– SAH
    Commented Dec 14, 2018 at 14:24
  • @SAH i do not see why that would make a difference?
    – hazoriz
    Commented Dec 14, 2018 at 14:28

It is not so simple.

Indeed, as others have noted, the shulchan aruch Even HaEzer 8:1, writes that the child of relations between Jews, follows after the father's lineage.

The Beis Shmuel expands on these last words citing a mishna in Kedushin 66b, that it is a general principal that the child follows after the father wherever there is or can be kedushin (marriage) and there is not aveirah (sin), i.e. it would be a kosher marriage.

But to simply cite this halacha and stop there, misses an important part of the question; the presumption of kashrus, of the man, and also of the women, and under what circumstances do they have or lose that presumption.

Similary, the answer expounding on a gemara in Yabomot where the question is whether she is permitted to him after premarital relations, misses this same point by neglecting the gemara in Ketubot 13a-b where the women is pregnant and not married. We might also remind ourselves that we do not poskin from gemaras.

The case concerning where a woman becomes pregnant outside of marriage, is addressed in the Shulchan Aruch, explicitly, in Even HaEzer 6:17-18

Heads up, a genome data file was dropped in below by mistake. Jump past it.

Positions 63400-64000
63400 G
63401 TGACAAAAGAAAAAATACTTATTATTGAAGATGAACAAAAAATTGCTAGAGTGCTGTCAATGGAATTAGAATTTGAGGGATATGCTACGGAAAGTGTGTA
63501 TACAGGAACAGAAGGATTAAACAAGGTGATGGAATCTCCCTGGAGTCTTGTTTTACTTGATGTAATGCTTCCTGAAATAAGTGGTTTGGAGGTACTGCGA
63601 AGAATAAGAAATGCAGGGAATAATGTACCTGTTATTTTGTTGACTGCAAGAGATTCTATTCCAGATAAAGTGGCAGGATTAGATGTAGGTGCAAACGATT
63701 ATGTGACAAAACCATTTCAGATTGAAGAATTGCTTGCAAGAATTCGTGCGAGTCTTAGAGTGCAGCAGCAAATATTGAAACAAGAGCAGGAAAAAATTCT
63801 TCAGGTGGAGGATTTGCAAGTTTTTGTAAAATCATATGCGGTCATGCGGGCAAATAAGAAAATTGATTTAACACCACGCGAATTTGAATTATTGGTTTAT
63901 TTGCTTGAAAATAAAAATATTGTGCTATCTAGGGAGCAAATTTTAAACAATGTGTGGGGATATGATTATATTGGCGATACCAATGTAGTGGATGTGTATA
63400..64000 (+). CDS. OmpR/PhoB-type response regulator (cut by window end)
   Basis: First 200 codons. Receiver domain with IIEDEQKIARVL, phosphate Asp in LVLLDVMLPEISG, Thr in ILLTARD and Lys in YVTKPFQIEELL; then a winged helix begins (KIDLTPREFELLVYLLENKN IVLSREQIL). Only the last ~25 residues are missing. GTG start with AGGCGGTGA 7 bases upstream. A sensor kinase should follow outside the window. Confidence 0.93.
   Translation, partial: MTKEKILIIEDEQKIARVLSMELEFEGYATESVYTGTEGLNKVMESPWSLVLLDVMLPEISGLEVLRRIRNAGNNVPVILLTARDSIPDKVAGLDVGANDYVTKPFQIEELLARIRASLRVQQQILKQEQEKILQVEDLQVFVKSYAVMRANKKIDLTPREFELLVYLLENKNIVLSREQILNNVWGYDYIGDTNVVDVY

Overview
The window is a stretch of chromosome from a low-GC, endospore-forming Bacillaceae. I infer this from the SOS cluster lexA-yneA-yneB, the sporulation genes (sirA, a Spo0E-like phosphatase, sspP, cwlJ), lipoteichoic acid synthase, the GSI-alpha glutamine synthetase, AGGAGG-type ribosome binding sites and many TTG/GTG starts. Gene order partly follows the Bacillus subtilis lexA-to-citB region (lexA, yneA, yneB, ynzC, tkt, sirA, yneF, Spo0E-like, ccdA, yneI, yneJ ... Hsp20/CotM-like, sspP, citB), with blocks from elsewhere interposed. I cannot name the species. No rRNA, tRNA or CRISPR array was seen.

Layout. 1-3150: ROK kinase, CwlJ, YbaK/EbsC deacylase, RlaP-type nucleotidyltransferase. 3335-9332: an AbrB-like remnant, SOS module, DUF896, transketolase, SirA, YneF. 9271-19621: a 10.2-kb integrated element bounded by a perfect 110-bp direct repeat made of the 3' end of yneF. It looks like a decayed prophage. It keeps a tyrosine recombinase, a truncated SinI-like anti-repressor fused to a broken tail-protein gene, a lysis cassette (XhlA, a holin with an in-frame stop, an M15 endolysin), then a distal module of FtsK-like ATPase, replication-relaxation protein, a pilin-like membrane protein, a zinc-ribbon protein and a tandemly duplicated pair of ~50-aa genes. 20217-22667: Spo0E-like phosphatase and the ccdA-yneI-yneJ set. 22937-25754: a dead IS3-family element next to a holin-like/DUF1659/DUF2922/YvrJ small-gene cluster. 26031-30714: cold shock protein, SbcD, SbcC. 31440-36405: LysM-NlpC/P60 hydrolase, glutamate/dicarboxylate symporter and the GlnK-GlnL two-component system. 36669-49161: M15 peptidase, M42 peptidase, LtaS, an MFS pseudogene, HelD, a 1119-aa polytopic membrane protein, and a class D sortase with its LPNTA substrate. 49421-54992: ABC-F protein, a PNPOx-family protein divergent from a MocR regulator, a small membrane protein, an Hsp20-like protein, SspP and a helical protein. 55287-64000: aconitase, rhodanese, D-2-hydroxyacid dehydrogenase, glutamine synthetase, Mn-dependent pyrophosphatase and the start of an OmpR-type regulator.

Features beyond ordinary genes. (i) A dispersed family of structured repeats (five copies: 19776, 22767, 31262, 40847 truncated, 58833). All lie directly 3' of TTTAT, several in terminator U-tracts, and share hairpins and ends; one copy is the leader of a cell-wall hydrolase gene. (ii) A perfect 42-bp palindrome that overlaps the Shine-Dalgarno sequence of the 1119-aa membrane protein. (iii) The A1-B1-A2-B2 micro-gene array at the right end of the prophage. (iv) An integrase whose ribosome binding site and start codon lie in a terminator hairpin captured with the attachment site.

There we see (a) whether a pregnant women is believed regarding the father, (b) what circumstances can establish the presumption that the father is kosher and (c) whether the women would then be allowed to marry a Cohen "lechatchela". This derives in part from a well known gemara, Ketubot 13a-b.

The problem is that if we cannot assume the father of the child is kosher, she herself is regarded as possul. Surprisingly, up to here, the gezara can apply to her but not the child. But, those same circumstances might also make her possul from before they had relations. In that case, the baby is regarded as a Challal. So where there is a problem, there can be a problem for both the mother and the child.

Consequently, it would be irresponsible to give a blanket answer, or any answer without looking into the specifics of the case or speaking with the people involved.